Herbert Hoover to his Friend and Supporter: “I cannot but think that you have had a very large part in bring [sic] about this result and you will have to bear with me part of the responsibilities that arise from it.”

Signed by Herbert Hoover

$275
Item: 1092
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HOOVER, HERBERT. (1874-1964). Thirty-first president of the United States. TLS. (“Herbert Hoover”). 1/2p. 4to. Washington, D.C., June 15, 1928. On a sheet of his imprinted stationery to GEORGE H. LORIMER (1867-1937), editor-in-chief of The Saturday Evening Post.

I have your telegram of congratulation. I cannot but think that you have had a very large part in bring [sic] about this result and you will have to bear with me part of the responsibilities that arise from it. I do wish to express my appreciation for your fine friendship.

Herbert Hoover

George Lorimer

As secretary of commerce during the 1920s, Hoover “expanded the activities of his department in every direction. He encouraged the trade association movement…sought new markets abroad…fought foreign ‘monopolies’ of raw materials…[and] worked on commissions to settle foreign debts” (DAB). In 1927 his campaign for the presidential nomination began, indirectly, through his supervision of the Mississippi flood relief efforts. Hoover’s particular attention to the care of displaced families received nationwide attention in the press: “Nothing could have better reminded the country of the skills of the Great Engineer and Humanitarian” (ibid). He won the Republican Party’s nomination in June 1928, referred to in our letter. Lorimer’s influence in American politics was considerable. After his assumption of the editorship in 1899, the Saturday Evening Post grew from an outdated, under-subscribed magazine to an immensely successful and influential publication, known for featuring the work of leading contemporary writers and thinkers. Initially progressive, with Lorimer’s drift to the right, the Post later “became an active — if unofficial — organ of the Republican party. Lorimer knew many presidents personally, and nearly every president during his editorship contributed to the Post, but he was most active in promoting the fortunes of Herbert Hoover” (ibid.). Boldly signed in black ink, and fine.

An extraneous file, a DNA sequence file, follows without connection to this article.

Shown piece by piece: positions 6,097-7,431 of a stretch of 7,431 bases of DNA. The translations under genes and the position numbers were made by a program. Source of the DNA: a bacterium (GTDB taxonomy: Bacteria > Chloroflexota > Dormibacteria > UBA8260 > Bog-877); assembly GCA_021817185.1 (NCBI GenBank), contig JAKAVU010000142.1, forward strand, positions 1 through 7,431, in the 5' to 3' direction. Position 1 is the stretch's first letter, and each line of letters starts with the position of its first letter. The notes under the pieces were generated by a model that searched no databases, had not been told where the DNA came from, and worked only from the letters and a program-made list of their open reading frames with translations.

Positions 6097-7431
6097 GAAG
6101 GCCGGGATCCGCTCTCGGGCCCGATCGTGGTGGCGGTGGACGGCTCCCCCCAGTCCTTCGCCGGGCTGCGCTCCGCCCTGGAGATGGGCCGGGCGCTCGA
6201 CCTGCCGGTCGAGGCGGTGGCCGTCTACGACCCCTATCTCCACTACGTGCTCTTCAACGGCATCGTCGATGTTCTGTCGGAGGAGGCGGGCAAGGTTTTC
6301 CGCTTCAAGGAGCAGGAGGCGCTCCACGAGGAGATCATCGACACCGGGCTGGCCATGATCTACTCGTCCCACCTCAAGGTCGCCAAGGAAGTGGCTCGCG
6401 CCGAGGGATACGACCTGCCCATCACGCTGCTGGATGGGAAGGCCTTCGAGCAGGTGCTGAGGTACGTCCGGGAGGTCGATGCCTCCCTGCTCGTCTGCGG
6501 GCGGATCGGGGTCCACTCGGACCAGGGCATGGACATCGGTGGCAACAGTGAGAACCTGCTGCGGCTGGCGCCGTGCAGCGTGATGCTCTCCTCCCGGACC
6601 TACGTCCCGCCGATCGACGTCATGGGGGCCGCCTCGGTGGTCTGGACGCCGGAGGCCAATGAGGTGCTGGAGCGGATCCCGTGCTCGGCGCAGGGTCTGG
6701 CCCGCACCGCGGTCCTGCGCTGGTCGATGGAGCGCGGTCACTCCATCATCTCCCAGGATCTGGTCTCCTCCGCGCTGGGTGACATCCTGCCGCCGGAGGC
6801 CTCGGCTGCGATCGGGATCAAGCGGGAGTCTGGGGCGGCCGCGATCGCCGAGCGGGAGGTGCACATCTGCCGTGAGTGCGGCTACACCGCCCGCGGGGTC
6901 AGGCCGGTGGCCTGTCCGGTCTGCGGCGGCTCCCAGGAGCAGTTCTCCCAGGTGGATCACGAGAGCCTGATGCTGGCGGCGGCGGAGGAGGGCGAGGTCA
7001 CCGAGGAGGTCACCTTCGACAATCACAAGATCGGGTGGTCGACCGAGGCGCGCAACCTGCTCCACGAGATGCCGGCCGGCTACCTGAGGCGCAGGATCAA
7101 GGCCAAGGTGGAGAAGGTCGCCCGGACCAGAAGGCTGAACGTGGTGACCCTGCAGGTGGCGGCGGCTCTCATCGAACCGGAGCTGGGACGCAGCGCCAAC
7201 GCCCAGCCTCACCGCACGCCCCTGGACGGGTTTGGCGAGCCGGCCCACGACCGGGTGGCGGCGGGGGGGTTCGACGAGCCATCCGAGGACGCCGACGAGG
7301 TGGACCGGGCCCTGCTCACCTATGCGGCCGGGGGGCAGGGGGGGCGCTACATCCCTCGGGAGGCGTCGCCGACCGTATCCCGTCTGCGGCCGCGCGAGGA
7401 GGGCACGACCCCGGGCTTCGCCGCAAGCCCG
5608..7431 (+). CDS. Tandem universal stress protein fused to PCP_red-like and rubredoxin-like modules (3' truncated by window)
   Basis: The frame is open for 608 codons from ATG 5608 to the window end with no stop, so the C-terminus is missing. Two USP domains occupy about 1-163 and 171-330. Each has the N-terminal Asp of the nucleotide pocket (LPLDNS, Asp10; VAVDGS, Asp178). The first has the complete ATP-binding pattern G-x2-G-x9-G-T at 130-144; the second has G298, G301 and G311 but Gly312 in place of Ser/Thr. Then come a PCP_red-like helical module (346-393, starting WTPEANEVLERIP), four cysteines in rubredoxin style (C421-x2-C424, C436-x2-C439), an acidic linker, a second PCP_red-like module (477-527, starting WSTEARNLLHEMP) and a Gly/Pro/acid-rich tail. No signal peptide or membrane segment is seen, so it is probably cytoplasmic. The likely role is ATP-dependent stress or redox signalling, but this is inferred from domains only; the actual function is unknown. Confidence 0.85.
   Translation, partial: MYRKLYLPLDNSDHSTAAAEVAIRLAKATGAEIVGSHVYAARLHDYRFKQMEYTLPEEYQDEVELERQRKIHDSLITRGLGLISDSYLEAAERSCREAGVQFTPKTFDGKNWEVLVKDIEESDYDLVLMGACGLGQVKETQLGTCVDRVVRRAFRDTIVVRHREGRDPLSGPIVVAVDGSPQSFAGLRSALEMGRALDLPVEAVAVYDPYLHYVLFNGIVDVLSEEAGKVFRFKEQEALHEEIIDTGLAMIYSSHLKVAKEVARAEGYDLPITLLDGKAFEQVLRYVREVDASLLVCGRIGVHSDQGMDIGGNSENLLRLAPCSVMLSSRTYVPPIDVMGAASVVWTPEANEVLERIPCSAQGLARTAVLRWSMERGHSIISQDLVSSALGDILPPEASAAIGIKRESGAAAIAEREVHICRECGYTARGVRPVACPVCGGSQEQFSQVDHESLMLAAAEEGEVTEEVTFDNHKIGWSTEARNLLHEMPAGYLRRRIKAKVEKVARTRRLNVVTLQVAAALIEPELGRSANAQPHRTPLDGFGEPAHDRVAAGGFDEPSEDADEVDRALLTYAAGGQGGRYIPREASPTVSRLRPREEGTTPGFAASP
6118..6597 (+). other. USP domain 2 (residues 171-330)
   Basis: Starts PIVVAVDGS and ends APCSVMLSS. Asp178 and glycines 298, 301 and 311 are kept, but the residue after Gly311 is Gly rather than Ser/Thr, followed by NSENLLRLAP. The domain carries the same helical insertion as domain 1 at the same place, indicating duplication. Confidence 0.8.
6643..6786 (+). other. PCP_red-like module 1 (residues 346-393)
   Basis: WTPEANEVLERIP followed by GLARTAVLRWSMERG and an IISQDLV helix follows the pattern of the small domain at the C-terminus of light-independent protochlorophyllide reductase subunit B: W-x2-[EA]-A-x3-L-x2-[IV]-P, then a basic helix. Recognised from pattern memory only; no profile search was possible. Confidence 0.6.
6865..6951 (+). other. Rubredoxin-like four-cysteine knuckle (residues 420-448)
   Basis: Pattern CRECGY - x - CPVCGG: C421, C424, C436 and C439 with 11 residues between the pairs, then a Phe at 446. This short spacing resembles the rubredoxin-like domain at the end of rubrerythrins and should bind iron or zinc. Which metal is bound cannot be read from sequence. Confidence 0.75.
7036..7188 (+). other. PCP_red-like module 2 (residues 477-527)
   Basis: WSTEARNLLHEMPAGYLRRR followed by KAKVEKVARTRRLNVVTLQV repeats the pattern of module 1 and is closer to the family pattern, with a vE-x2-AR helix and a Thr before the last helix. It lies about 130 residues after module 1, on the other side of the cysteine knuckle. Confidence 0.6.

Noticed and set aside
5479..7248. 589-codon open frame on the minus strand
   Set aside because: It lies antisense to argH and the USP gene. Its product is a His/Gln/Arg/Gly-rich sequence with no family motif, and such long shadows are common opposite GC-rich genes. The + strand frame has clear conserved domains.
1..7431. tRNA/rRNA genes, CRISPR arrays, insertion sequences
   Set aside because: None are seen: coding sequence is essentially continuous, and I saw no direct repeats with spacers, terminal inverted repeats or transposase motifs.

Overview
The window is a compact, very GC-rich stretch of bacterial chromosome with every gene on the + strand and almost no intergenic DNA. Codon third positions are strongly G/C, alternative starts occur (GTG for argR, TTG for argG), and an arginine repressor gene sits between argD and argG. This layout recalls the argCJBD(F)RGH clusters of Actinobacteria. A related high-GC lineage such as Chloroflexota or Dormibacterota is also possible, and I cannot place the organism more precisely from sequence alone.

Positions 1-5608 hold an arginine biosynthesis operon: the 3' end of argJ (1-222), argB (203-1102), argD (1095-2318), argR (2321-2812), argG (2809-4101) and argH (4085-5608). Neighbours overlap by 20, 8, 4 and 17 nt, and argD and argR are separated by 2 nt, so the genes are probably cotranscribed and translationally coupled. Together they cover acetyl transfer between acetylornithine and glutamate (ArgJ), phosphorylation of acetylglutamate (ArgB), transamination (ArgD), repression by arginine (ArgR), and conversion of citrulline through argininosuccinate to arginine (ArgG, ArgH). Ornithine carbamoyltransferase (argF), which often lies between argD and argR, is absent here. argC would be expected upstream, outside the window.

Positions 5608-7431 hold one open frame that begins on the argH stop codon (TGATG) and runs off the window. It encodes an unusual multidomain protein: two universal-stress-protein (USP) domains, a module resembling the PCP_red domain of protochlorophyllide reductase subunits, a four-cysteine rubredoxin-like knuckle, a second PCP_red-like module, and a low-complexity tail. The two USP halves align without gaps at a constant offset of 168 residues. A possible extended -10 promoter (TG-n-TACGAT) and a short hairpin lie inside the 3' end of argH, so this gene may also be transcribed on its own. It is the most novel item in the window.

Herbert Hoover to his Friend and Supporter: “I cannot but think that you have had a very large part in bring [sic] about this result and you will have to bear with me part of the responsibilities that arise from it.”

Signed by Herbert Hoover

$275 • item #1092


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